1. Microsoft Office vs. OpenOffice (the open-source code base behind StarOffice). Open Office is free, has all of the functionality that most users need, and even some that MS Office lacks, such as PDF exporting. However, Microsoft is able to pour money into design and usability, two things that are often last considerations with an open-source project. Thus we have nice 3D menus, draggable toolbars, instantaneous translation of selected text into a variety of languages. Do we need these things? Well, we didn't know that we did, but once you get used to them we expect them, they become our needs.
2. Linux vs XP. Sorry to use Microsoft again, but they're the perfect candidate. Though Linux may be the OS of choice for the technophile, it's just getting to the point where it meets a home user's needs, with web browsers and multimedia players and office suites. But XP goes beyond. If you connect your digital camera, XP says 'hey, you've just connected a camera, would you like me to transfer the pictures? And once I'm done, would you like me to order you prints with your credit card?'. Once again, this is not functionality we need, but the fact that the majority of desktops run XP proves that people are still willing to pay for a little more usability.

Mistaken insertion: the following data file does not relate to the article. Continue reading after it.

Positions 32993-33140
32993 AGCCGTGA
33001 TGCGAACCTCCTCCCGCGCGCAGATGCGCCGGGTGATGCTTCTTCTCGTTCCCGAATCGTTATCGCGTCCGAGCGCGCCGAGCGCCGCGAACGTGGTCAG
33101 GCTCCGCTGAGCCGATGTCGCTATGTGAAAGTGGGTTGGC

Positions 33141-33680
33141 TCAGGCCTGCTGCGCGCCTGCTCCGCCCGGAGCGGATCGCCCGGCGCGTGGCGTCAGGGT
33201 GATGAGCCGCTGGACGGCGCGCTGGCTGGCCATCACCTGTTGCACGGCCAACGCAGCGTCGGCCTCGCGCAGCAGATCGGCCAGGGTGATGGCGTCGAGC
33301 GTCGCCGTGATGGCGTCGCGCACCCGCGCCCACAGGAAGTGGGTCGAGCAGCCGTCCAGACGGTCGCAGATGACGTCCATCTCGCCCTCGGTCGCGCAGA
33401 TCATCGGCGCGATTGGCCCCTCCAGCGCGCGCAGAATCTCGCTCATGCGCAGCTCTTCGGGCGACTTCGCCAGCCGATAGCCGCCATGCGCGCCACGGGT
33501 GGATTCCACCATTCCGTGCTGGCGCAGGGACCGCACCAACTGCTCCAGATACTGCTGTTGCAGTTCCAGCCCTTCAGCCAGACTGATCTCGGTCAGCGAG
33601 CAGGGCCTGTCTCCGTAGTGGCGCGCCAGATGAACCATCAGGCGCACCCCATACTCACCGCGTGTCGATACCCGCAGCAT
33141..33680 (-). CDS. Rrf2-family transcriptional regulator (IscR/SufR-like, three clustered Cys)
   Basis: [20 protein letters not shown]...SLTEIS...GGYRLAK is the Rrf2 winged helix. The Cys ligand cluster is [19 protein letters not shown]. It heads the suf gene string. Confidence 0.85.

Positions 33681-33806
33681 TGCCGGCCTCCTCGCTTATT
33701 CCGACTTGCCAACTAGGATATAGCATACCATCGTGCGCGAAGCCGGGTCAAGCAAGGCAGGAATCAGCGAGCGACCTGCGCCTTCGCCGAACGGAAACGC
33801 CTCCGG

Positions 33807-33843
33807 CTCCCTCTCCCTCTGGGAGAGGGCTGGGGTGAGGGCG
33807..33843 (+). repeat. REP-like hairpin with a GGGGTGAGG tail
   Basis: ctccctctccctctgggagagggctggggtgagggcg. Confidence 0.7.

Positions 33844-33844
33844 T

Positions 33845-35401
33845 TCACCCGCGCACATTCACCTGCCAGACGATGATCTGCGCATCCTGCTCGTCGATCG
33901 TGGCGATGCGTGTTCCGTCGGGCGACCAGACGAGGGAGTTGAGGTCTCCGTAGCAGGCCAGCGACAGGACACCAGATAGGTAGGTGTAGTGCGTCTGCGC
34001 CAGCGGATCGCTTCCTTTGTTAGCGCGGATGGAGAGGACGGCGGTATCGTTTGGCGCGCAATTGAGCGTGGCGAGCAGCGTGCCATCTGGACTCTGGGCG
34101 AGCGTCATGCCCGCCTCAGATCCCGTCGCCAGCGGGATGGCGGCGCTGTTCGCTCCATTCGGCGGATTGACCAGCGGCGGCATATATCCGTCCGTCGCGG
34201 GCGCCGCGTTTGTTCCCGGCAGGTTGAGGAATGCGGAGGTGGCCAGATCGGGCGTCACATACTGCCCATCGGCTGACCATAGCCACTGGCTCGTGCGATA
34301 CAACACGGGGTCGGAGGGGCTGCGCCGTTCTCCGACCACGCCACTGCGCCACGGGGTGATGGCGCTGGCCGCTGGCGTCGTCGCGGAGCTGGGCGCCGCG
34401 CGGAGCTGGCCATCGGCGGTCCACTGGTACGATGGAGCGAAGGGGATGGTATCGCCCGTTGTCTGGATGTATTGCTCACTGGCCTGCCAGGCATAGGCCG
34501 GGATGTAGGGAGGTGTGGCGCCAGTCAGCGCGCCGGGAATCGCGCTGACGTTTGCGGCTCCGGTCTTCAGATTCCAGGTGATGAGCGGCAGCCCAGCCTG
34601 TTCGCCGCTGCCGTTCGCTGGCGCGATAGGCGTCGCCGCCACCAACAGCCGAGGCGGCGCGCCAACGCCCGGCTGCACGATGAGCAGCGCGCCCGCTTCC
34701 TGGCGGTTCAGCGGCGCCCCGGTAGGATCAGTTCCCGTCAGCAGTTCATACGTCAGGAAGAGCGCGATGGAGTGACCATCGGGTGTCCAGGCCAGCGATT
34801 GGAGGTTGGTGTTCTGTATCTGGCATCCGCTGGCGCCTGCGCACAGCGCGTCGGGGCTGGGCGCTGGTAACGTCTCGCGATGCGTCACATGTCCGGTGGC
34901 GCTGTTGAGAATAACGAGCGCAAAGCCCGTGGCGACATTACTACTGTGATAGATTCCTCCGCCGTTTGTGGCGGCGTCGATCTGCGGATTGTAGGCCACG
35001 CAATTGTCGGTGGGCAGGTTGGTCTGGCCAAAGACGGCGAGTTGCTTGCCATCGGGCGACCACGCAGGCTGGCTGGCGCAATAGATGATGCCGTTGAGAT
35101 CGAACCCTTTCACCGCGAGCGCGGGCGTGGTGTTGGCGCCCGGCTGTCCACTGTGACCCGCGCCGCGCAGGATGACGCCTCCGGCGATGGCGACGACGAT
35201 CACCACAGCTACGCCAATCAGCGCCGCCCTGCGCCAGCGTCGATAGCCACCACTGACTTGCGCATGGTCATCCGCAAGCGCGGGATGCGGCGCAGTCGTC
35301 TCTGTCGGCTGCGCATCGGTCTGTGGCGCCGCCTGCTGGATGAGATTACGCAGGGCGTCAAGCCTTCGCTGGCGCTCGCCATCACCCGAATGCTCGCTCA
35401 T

So in my humble opinion, paid software (and not just games) still has a bright future, so long as it keeps up with user demands and security patches!
The second question has really two components, but both more or less ask the same question. Without the normal motivation ($$$), how can we rightly expect programmers to want to give out innovative ideas, and then provide support for them?
Innovation truly needn't be a concern when we're considering Open Source. The majority of products are fueled by not just one, but a group of creative minds. And of course being open-source, anyone within the 'community' of those who have the product may modify the code. This provides the unique environment in which one small idea can snowball into the next innovation. Also of note is the fact that most of the participants are professionals and hobbyists who do the work for intellectual stimulation, their creative minds just bursting with great ideas. So yes, you can always count on Open Source software being on the very bleeding edge of technology. Mozilla Firefox is the perfect example of this, the open-source web browser that's re-awakening the browser wars though not yet at version 1.0!